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John 3 Verses 1 and 2
1 There was a man of the Pharisees, named Nicodemus, a ruler of the Jews: 2 The same came to Jesus by night, and said unto him, Rabbi, we know that thou art a teacher come from God: for no man can do these miracles that thou doest, except God be with him.

1. “a ruler of the Jews”

Most of us know that either Nicodemus was part of the Sanhedrin, or possibly a temple priest, and/or at the very least a well to do and respected member of the Pharisees.

2. “we know that thou art a teacher come from God”

I had not noticed this part of verse 2  in reading John 3 before. Particularly the “we know” of this verse. I looked at a couple of commentaries but, they don’t expound sufficiently on this detail to suit me. Also, I looked in the ISBE for greater detail about Nicodemus, still I was not satisfied. There was possibly more with Nicodemus and he was the primary thus “ruler” who spoke for them. Or at least they had discussed this at length when they came together during council meetings.

We have other scriptures which hint to the Sanhedrin and/or the Pharisees knowing Jesus was sent of God. John 9:16 and John 11:49-52 for example.

So, possibly several and maybe even many of the Pharisees did know or at least have a very good idea Jesus was either the Christ or a prophet sent by God. They either rejected him outright or feared the upset of the status quo. By status quo I mean the calm and freedom to practice their religion permitted by the Romans.

If the above conclusion is correct, then, (1) are Christians living in the U.S. much if any different than the Pharisees, Sadducees, and/or Sanhedrin? (2) Besides being blinded to the truth or any of the above are there other reasons the Jewish leadership would want to reject and kill Jesus?

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  • Independent Fundamental Baptist

I would only say that the whole conversation seems to indicate that it was a one on one conversation, so I am almost 100% positive that it was Jesus and Nicodemus alone, however, Nicodemus may have been a single representative of a group - there may have been a group of the Pharisees who sent Nicodemus as their representative with questions for the Lord.

Joh 7:47-52
(47)  Then answered them the Pharisees, Are ye also deceived?
(48)  Have any of the rulers or of the Pharisees believed on him?
(49)  But this people who knoweth not the law are cursed.
(50)  Nicodemus saith unto them, (he that came to Jesus by night, being one of them,)
(51)  Doth our law judge any man, before it hear him, and know what he doeth?
(52)  They answered and said unto him, Art thou also of Galilee? Search, and look: for out of Galilee ariseth no prophet.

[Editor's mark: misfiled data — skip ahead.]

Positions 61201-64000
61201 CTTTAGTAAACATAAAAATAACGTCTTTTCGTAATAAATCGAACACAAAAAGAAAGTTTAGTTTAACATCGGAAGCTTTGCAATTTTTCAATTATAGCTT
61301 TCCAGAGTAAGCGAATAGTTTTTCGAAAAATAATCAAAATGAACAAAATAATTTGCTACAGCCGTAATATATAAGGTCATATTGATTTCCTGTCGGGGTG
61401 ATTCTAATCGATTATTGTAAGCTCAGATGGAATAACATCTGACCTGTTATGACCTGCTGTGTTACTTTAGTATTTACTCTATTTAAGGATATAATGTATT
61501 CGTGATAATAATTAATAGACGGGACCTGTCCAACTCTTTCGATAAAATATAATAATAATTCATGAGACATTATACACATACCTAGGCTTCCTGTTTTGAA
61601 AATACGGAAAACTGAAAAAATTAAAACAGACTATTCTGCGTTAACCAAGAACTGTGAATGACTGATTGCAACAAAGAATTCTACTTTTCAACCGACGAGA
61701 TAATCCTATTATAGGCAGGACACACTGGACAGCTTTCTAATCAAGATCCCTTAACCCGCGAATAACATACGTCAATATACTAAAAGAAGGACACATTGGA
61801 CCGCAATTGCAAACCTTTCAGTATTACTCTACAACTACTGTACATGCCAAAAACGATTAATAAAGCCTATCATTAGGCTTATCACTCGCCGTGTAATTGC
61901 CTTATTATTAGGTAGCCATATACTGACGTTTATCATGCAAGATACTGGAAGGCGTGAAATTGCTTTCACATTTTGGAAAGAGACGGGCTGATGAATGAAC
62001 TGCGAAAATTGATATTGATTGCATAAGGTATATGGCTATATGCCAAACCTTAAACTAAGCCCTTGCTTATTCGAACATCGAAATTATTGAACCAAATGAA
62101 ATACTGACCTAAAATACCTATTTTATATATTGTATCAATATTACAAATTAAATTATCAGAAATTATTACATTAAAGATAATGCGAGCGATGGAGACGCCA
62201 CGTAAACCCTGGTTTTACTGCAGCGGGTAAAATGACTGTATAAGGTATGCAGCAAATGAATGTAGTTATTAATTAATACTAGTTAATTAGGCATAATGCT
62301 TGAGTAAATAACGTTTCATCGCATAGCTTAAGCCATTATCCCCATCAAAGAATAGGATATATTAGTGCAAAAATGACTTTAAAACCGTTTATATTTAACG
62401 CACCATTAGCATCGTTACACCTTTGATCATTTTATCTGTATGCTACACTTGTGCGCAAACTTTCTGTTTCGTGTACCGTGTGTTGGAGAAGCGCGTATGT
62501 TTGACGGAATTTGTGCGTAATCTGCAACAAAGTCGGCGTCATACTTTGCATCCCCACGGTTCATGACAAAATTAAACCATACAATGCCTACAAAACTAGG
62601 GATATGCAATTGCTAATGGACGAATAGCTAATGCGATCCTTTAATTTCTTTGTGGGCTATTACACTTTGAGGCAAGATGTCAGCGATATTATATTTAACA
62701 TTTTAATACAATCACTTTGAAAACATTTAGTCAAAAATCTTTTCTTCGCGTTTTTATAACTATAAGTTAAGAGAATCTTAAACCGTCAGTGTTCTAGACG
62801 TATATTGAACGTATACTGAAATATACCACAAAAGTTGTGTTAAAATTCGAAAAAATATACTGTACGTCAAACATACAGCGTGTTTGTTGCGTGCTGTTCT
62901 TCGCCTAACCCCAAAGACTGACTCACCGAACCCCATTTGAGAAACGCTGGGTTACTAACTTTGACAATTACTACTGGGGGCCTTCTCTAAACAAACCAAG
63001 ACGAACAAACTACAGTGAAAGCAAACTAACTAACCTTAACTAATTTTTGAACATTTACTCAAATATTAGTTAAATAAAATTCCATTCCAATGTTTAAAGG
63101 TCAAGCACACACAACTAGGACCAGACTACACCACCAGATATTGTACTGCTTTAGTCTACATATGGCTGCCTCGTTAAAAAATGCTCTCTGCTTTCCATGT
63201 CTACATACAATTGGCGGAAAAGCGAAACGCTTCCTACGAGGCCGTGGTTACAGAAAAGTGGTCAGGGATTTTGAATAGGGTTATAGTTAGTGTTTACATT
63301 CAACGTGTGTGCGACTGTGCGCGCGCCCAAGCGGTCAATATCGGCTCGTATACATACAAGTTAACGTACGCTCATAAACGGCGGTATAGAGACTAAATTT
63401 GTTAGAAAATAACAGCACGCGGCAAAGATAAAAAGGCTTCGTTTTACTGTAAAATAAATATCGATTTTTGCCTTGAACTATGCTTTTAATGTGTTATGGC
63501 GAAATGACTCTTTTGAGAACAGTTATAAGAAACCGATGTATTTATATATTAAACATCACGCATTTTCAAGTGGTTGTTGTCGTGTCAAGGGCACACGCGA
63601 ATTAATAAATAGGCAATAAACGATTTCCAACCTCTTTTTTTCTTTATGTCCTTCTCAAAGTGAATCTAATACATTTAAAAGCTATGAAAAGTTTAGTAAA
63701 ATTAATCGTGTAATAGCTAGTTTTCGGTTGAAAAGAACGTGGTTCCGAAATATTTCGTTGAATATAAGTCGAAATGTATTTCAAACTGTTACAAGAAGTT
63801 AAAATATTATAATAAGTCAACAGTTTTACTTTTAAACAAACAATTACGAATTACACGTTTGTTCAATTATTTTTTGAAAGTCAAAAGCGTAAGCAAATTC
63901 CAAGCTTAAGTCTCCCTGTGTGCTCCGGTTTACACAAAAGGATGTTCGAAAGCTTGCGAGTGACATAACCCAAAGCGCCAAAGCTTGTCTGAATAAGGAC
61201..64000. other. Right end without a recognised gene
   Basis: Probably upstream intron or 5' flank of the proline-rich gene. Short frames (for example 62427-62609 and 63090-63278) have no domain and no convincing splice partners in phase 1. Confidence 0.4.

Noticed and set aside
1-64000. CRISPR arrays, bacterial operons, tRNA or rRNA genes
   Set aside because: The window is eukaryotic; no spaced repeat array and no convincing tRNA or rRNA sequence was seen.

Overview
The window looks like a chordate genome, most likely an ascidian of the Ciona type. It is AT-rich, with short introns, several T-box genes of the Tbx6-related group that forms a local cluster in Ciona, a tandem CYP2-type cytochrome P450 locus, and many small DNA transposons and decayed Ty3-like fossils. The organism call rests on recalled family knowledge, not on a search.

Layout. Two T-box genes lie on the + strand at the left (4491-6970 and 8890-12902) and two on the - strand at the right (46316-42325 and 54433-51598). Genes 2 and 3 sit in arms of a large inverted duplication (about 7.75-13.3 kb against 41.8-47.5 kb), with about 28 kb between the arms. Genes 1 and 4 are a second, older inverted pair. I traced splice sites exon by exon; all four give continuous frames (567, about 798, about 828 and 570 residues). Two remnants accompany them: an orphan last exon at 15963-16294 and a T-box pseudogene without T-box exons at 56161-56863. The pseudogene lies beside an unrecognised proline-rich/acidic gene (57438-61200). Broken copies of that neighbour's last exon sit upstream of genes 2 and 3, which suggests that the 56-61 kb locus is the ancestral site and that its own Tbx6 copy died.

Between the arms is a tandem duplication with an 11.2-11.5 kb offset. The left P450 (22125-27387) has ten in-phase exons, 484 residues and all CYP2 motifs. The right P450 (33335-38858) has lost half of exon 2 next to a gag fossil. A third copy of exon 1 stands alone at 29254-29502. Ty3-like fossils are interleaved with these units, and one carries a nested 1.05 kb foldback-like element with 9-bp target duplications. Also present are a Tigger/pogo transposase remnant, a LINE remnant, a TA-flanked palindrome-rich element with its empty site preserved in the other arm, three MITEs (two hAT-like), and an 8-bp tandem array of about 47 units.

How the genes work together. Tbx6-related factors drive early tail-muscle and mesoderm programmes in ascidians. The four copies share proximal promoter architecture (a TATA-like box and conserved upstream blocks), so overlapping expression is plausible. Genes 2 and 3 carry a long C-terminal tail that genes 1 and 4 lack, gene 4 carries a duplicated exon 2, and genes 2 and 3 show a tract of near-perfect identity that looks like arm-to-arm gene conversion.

At this time there were no public followers of the Lord among the Pharisees. They specifically ask the question in a rhetorical way, suggesting that only the unlearned were following Jesus at that time. They certainly did not know about Nicodemus' thoughts at that time, but maybe Nicodemus was not yet convinced, but still pondering.

So it is entirely possible that some of the Pharisees were believers, but not bold enough to speak up.

As to Nicodemus himself, we only him standing up for the Lord after the Cricifixion. That doesn't mean he wasn't saved sometime before that, but I think (WARNING: Personal opinion following) that when Nicodemus saw the Lord being "lifted up as the serpent in the wilderness", that the John 3 conversation came rushing back to him and it all made sense to him and he got saved then and there, at the foot of the cross. Then we see him making a very public statement by his actions.


And later in Acts there were "moderate" voices in the council:

Act 5:34-39
(34)  Then stood there up one in the council, a Pharisee, named Gamaliel, a doctor of the law, had in reputation among all the people, and commanded to put the apostles forth a little space;
(35)  And said unto them, Ye men of Israel, take heed to yourselves what ye intend to do as touching these men.
(36)  For before these days rose up Theudas, boasting himself to be somebody; to whom a number of men, about four hundred, joined themselves: who was slain; and all, as many as obeyed him, were scattered, and brought to nought.
(37)  After this man rose up Judas of Galilee in the days of the taxing, and drew away much people after him: he also perished; and all, even as many as obeyed him, were dispersed.
(38)  And now I say unto you, Refrain from these men, and let them alone: for if this counsel or this work be of men, it will come to nought:
(39)  But if it be of God, ye cannot overthrow it; lest haply ye be found even to fight against God.

Are such voices those who are not yet bold enough to stand up clearly for the Lord, or those who are not yet saved, but pondering the things of the Lord? It is impossible to tell, but I think it indicates that at least there were those who were not 100% opposed to the Lord.


An interesting thing about this, is that this man Gamaliel was also the teacher of Saul.

Act 22:3
(3)  I am verily a man which am a Jew, born in Tarsus, a city in Cilicia, yet brought up in this city at the feet of Gamaliel, and taught according to the perfect manner of the law of the fathers, and was zealous toward God, as ye all are this day.

I have often wondered if it was the possibility of Gamaliel, his honoured teacher, becoming a follower of Jesus that helped to spur Saul on to his hatred of the followers of Jesus. 


As to your questions, I would only like to open up question 1 wider than the US.

Question 2 - I think there are many reasons why people today will not stand up for the Lord, and at least some of them would have been relevant to the Pharisees etc.


Just my thoughts.....

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